The neuroinflammatory basis of depression encompasses the detrimental role of otherwise supportive non-neuronal cells and neuroinflammation in hampering neuronal function, leading to depressive behavior. Animals subjected to different stress paradigms show glial cell activation and a surge in proinflammatory cytokines in various brain regions. The concept of sterile inflammation observed in animal models of depression has intrigued many researchers to determine the possible triggers of central immune cell activation. Notably, microglial activation and subsequent phenotypic polarization in depression have been strongly advocated by the wealth of recent preclinical studies; however, findings from human studies have shown contradictory results. Despite intensive investigation, many research gaps still exist to elucidate the molecular mechanisms of neuroinflammatory cascades underlying the pathophysiology of depression. In this mini-review, recent progress in understanding neuroinflammatory mechanisms in light of experimental models of depression will be thoroughly discussed. The challenges of mirroring depression in animal and in vitro models will also be highlighted. Furthermore, prospects of targeting neuroinflammation to treat depressive disorder will be covered.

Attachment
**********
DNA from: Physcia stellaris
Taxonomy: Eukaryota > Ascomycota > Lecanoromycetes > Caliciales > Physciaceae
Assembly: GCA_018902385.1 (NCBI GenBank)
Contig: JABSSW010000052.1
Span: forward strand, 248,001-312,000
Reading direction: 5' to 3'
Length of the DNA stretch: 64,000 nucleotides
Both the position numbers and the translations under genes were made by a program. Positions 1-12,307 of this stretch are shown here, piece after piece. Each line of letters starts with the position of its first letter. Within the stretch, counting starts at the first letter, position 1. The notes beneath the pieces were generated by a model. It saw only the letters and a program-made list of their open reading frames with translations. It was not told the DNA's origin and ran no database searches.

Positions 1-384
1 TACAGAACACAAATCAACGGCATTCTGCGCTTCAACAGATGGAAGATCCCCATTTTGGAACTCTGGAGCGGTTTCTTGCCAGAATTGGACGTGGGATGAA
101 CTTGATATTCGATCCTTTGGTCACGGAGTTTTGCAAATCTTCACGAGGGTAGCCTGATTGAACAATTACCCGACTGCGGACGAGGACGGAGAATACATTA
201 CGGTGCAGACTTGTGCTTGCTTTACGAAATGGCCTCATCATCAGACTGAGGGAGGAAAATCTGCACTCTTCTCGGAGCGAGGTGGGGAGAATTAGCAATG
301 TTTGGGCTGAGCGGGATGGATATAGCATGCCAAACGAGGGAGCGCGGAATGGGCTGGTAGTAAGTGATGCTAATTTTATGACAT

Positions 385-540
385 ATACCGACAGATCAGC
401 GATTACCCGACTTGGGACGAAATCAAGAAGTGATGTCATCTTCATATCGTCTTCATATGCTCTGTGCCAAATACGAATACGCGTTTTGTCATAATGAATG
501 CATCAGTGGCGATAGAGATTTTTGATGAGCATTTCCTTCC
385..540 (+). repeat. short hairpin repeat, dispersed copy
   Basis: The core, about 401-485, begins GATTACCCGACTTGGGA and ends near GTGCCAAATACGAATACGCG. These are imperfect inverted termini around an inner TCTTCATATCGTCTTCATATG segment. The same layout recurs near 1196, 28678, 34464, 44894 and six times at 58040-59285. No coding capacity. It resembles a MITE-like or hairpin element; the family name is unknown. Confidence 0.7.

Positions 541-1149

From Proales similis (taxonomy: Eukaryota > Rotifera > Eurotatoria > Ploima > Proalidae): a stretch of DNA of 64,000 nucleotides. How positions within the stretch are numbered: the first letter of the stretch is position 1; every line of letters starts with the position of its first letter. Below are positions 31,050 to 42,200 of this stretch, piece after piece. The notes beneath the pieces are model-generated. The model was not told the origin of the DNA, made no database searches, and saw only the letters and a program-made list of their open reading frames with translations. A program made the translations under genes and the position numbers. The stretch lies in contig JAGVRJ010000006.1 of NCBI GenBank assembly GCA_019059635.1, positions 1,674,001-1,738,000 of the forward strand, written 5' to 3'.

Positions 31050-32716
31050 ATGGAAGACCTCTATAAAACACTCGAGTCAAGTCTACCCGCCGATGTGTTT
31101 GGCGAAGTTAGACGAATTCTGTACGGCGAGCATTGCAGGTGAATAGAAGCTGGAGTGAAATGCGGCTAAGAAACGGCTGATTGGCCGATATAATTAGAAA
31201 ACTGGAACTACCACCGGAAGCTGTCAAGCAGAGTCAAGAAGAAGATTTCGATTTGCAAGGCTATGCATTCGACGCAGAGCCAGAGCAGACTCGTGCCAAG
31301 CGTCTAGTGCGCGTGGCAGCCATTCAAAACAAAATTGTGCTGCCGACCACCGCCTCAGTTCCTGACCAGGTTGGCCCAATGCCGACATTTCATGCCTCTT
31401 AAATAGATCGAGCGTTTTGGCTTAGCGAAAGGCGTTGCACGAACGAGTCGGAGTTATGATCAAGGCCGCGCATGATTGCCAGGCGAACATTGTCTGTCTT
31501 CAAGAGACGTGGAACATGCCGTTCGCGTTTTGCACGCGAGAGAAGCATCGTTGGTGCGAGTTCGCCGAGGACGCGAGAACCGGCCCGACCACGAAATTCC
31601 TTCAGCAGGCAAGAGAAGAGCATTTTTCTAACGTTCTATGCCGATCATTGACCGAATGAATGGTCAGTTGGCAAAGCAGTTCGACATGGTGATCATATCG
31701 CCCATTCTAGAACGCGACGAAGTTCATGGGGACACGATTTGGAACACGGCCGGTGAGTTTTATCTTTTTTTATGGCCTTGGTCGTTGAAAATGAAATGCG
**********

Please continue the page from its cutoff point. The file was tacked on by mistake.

Keywords: cytokines; depression; experimental models; glia; immune cells; neuroinflammation.
Copyright © 2021 Afridi and Suk.